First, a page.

You need to get out of the house to do important errands, but you're highly worrisome that some burglar will barge into your home right at the moment you are not there to defend it. Fret not with Presence, an app specifically created to monitor the domestic ongoing activity right in your home.
Launched on April, the app basically uses old iPhones, iPad or iPods, converts them into security cameras that could stream live, real-time images and audio wherever you are, while at the same time essentially giving you information on every activity that happens inside your house through motion detection notifications.
Compared with complex and expensive monitoring systems, Presence is foremost free and can be acquired simply by downloading and configuring the app.
Consumers must of course need to have two devices for the app to work. after installing, they need to create a login to their account on the two devices, afterwards they can already start the camera with the app on one of the devices and then view the image it is getting from the other device.
The app can be customized to record detected motion and to send alerts. It can also help avoid false alarms because it sends an email to the user showing the motion that triggered the alert through a video clip.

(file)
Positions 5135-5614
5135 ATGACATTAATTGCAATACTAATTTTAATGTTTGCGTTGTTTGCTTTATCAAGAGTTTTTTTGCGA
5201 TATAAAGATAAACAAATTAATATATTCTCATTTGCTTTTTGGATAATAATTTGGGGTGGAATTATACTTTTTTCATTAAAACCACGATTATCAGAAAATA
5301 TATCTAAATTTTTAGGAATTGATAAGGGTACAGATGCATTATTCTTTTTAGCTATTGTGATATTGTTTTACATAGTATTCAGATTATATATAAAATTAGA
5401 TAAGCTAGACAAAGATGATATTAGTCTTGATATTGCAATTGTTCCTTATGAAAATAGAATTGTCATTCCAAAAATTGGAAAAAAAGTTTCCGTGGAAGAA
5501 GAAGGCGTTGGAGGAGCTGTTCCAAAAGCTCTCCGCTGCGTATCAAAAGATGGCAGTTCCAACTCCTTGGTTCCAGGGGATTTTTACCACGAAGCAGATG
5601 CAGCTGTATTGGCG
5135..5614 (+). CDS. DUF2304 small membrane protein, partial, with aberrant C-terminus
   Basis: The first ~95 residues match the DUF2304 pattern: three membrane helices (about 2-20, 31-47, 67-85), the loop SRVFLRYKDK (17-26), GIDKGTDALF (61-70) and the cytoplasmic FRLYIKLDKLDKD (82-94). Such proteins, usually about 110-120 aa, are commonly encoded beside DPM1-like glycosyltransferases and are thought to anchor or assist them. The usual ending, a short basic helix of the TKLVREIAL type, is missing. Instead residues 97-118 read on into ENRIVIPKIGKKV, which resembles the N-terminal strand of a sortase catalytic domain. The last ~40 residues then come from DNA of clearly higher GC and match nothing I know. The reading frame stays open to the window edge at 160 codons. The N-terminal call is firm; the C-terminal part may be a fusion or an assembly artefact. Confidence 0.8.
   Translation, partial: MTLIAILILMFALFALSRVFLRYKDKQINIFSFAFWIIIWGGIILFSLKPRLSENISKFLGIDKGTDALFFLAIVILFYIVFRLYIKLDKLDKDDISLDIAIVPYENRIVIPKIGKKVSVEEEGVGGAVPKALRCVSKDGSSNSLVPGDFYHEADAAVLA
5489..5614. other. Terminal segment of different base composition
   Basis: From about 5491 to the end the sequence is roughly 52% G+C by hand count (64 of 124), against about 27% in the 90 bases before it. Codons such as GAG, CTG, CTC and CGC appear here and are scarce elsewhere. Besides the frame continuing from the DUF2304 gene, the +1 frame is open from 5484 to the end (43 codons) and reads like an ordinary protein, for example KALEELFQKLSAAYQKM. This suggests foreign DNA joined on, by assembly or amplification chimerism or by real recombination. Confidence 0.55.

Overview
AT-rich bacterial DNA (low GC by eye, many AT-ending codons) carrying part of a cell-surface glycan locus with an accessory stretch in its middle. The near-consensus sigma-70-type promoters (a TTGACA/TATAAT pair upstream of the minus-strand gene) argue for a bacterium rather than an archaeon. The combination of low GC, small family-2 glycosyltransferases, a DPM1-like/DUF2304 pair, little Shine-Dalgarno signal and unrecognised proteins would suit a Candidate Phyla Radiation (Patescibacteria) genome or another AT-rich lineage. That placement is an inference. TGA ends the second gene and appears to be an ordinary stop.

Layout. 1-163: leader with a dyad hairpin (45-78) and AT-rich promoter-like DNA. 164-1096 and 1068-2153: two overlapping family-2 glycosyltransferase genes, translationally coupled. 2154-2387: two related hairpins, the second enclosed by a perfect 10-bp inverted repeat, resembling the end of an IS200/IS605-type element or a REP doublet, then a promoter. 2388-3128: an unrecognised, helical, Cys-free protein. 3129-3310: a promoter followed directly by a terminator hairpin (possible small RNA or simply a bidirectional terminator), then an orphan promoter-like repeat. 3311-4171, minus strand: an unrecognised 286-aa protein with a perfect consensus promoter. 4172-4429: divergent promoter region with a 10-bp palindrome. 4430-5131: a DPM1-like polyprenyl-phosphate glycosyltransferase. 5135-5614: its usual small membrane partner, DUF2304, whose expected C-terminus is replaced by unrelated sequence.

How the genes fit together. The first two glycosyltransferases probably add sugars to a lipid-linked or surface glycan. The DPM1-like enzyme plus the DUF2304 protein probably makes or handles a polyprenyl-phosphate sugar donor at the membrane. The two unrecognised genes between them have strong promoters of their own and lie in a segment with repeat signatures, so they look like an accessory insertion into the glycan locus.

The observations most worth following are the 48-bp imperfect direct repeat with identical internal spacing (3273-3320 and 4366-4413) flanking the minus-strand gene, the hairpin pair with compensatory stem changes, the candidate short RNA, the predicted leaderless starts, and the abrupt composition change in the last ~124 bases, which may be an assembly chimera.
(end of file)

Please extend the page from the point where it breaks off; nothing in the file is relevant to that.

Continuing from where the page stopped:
"With these high-end security systems, you have a lot of false positives and then the security company and police come out and it turns out it was your cat knocking over a broom or something like that," Gene Wang, chief executive of the Palo Alto, California-based company People Power that created Presence, told Reuters.
According to estimates by the Organization for Economic Co-operation and Development, the average household with two teenage children by 2022 will own about 50 Internet-connected devices, up from about 10 today.
"(Apps) are the people end of the Internet of things," Stephen Prentice, vice president and fellow at research advisory firm Gartner, said.
"On one hand you've got all these devices giving out information, and on the other you have people accessing them increasingly through their tablets or mobile phones."